Kubernetes is an open-source container management technology initially developed by Google. It is used for managing containerized applications or services in different kinds of environment such as virtual, physical and cloud infrastructure, automating deployment and scaling.
Generally, Kubernetes cluster would have a master node and minions (worker-nodes). These individual worker-nodes are managed from the master node, as the control of the overall system is centralized.
For installation, one has flexible options. You can deploy a single-node Kubernetes cluster or multi-node Kubernetes cluster. Single-node, in general, is recommended for creating lightweight workloads to develop microservices locally.
In this tutorial, I will guide you to install single-node Kubernetes using Microk8s on Ubuntu 19.10. This procedure also works on other versions of Ubuntu like 16.04 and 18.04 LTS systems.
Note: We are going to install a single-node Kubernetes cluster in a virtual machine on our node.
Installing Kubernetes on Ubuntu
Kubernetes on Ubuntu is free to use and unlike other Linux distribution, you get the latest version along with the innovations from the Kubernetes community within a few days.
MicroK8s is a tool that installs a single-node Kubernetes cluster in no time. It is supported across all Linux distribution. It’s lightweight and deploys all Kubernetes services natively on Ubuntu (which means no virtual machines required).
It is best suited for laptops, workstations, CI pipelines, IoT devices, and small edge clouds because of its small space.
Unlike installing through apt-get, microk8s is packaged as snap which requires snapd to be installed. In newer systems, it comes built-in. For other Linux systems, you have to install snapd first.
sudo apt install snapd
After this, install microk8s using the following command:
sudo snap install microk8s --classic
This installs the latest stable release of microk8s.
To check whether it has successfully installed or not, you need to verify by:
The above output shows that you have successfully installed the microsk8s.
Before using Kubernetes, there are certain things one needs to perform.
MicroK8s creates a group to enable uninterrupted usage of commands which require administrative privilege. To add your current user to the group, run the following:
sudo usermod -a -G microk8s $USER
After that, you need to re-enter the session using the following:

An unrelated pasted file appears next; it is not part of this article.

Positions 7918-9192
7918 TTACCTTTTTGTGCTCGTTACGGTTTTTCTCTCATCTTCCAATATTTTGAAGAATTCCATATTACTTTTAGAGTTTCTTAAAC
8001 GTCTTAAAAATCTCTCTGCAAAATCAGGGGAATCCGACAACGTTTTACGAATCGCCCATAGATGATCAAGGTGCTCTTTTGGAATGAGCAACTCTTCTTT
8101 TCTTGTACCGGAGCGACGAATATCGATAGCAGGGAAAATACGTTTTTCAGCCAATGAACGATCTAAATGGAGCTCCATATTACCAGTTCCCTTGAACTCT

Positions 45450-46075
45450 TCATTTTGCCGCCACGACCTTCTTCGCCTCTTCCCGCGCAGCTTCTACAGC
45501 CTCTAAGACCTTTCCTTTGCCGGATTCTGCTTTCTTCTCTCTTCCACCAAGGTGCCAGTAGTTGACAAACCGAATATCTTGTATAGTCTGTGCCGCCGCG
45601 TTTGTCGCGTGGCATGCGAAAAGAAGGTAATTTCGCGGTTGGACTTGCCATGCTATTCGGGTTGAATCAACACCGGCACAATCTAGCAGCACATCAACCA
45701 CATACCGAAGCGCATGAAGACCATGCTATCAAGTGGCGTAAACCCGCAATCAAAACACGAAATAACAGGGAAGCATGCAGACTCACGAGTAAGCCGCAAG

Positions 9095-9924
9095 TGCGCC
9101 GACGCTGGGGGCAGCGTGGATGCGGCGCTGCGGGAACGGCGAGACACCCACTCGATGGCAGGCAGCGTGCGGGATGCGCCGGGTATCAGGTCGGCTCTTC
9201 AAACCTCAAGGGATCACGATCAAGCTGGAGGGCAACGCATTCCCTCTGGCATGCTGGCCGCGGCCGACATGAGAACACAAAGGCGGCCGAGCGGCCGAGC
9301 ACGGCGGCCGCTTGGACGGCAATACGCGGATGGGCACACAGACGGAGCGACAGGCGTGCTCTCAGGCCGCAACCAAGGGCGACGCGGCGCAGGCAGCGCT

su - $USER
To access Kubernetes, we use the following command:
MicroK8s bundles its own version of kubectl for accessing Kubernetes. We use it to run commands to monitor and control our Kubernetes. For example, to view your node:
microk8s.kubectl get nodes
During installation, microk8s embeds a kubectl and a .kubeconfig file required for accessing the installed Microk8s.
If, in any case, you have already installed a local version of it then this file avoids colliding with the local version.
If you would like to use the MicroK8s kubectl and .kubeconfig file locally, you can do the following:
sudo snap alias microk8s.kubectl kubectl microk8s.kubectl config view --raw > $HOME/.kube/config
Deploying an App
As we know, Kubernetes is meant for deploying apps and services. To fulfill that purpose, we use kubectl command.
In this example, we will try to install a demo app:
microk8s.kubectl create deployment kubernetes-bootcamp --image=gcr.io/google-samples/kubernetes-bootcamp:v1
It may take a few minutes to install, but you can check the status using the following command:
kubectl get pods
Starting and Stopping MicroK8s
You can manually start the Microk8s using the following command:
This command starts the Microk8s and its services. To stop it along with its services, use the following command:
Although MicroK8s uses the minimum of components for a pure, lightweight Kubernetes, there are plenty of extra features available with “add-ons” – pre-packaged components that will provide extra capabilities for your Kubernetes, from simple DNS management to machine learning with Kubeflow.
To start, it is recommended to add DNS management to facilitate communication between services. For applications which need storage, the ‘storage’ add-on provides directory space on the host which can be set up as follows:
microk8s.enable dns storage
To learn more about add-ons, refer to the official Microk8s documentation.
Kubernetes is an extensive and portable platform to manage microservices and containers.
MicroK8s is great for offline development, prototyping, and testing. The smallest, fastest Kubernetes that makes clustering trivial can be used on a VM as a cheap, reliable k8s for CI/CD. It is the best Kubernetes for appliances to develop IoT apps and deploy them to MicroK8s on your Linux boxes.
To know more about Microk8s, refer to the official documentation.
A computer science student & Linux and open source lover. He likes sharing knowledge for he believes technology shapes the perception of modern world. Kushal also loves music and photography.